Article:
According to a study by the U.S. Department of Education in 2010, students subjected to Mandatory-Random Student Drug Testing (MRSDT) used illicit substances less than students who did not have to worry about being tested. 16.5 percent of MRSDT students reported drug use within the past 30 days versus 21.9 percent of students who went to schools without testing policies. However, that same study found that a drug test had no effect on students’ intentions to use those substances in the future.
The National Institute of Drug Addiction website states that drug testing can be relatively ineffective if no further measures are taken to educate the students. It says, “If testing is done, it should be a component of broader prevention, intervention, and treatment programs, with the common goal of reducing students’ drug use.”
Baer also believes that a successful drug-prevention program should be a conversation-starter between students and their peers. “Teenagers are more likely to listen to their peers and their friends and need to help each other to understand how dangerous drugs are,” Baer said.
Currently, the only drug education that students receive at JC is in Health class during freshman year. However, students do not take Health if they are involved with STEM or band.
“I have always felt that one-third of the students have already experimented with drugs, one-third have made the decision to stay drug-free, and the other one-third are on the fence and are not sure what they are going to do,” Health teacher Teresa Gauthier said.
When Gauthier teaches drug education in Health, her aim is to reach and help the students who are undecided about whether or not they will use drugs. She also feels that the students’ families and the entire community should be supportive of her message.
“Although private schools can subject students to invasive searches that are not allowed in public schools, random searches are not a best practice for addressing concerns with youth choices about drug and alcohol use,” ACLU of Maryland Communications Director Meredith Curtis Goode said.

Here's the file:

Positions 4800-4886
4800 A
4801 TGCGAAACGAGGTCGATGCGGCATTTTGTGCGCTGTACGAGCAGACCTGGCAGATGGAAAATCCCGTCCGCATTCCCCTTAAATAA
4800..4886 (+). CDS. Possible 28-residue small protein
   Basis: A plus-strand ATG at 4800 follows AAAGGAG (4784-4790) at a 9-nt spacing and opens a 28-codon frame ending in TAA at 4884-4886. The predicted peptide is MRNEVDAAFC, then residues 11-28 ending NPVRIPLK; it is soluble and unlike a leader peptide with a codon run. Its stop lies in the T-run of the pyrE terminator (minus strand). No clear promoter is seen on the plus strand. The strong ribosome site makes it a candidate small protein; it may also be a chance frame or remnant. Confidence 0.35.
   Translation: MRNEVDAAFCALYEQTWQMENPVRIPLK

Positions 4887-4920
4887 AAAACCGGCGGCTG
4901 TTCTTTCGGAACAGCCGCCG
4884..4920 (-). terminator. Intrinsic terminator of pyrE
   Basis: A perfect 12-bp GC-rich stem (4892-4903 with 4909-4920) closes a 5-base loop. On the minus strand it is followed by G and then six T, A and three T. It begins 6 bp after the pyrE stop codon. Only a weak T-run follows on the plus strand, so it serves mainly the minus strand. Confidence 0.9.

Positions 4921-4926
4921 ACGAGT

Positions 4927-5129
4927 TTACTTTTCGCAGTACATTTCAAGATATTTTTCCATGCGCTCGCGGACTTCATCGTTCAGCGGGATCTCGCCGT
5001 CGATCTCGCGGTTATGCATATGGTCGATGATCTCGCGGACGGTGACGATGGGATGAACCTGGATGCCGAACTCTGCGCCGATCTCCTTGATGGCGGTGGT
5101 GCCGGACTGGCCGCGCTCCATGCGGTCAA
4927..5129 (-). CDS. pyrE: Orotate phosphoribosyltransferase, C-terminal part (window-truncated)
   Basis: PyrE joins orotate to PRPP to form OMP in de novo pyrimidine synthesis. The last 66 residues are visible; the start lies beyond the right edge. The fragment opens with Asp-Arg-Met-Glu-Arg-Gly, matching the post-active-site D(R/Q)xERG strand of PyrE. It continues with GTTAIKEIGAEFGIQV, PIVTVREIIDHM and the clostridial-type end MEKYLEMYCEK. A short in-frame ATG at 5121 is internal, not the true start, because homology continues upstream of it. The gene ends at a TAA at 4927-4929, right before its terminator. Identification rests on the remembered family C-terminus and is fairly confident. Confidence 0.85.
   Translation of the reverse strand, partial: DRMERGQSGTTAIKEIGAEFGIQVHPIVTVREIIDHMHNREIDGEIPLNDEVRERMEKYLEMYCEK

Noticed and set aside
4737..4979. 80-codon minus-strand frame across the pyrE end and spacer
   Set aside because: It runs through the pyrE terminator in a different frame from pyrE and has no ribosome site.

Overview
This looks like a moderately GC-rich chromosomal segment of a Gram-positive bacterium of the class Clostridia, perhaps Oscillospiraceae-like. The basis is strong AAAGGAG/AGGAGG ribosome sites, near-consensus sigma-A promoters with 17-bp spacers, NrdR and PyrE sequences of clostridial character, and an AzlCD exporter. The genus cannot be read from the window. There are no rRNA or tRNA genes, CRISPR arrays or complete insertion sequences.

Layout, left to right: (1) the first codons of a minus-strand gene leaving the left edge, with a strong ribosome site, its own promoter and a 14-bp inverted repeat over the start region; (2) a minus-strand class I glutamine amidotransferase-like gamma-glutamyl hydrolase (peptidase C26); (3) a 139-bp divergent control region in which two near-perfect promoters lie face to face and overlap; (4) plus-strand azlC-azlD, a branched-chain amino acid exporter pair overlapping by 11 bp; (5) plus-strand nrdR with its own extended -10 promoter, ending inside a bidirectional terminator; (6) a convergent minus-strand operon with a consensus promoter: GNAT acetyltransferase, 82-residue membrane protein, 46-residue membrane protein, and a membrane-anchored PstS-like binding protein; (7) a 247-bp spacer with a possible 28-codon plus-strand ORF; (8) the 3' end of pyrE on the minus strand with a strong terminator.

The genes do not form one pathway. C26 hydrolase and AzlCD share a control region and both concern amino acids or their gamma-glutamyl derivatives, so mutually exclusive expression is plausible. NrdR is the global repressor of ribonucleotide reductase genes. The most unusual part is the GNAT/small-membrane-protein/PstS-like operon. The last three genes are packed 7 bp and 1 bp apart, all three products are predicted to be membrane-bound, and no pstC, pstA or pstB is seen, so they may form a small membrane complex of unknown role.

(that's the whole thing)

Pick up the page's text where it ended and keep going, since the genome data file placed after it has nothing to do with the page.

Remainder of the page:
It is unclear whether or not this policy will be effective since each school has a different situation. In some places, like St. Francis Xavier High School, drug testing has been a positive change, according to Mauthe.
“Our data tells us that somewhere between four and eight percent of our student population typically reports drug usage of some sort. So far, our testing has had positive results for less [than] one percent. That is consistent with the improvement that other schools have reported,” Mauthe said.
How will this affect JC?
Lena walks into a cramped room, and a cloud of smoke engulfs her in the hazy atmosphere. She sits down on an old couch for what seems like the thousandth time that month, as the smell of marijuana clouds her mind.
It is like any Saturday night: the TV is playing, and her friends are rolling blunts. Leaning over, a friend gives Lena a blunt and a lighter. Like a broken record, she starts to light up, but stops to think, “I could be drug tested Monday morning.”
She sits back and hands the blunt to the girl next to her. “Screw school. It doesn’t even matter,” her friend mutters. Leaning back, Lena sighs and says, “Nah …I’m pretty sure my future is more important than an hour high.”
Lena is a junior, but her name has been changed to protect her identity. Lena is one of many students directly affected by the new drug testing policy, which allows for random student drug testing.
This element of random testing has been added to the school’s previous drug policy, which only targeted students who were considered to be suspicious by the administration. The previous policy focused more on punishment rather than treatment.
Punishments like suspension and expulsion are still possible under the new policy. However, they are applied under more narrow conditions such as when students decline treatment options or continuously fail drug tests.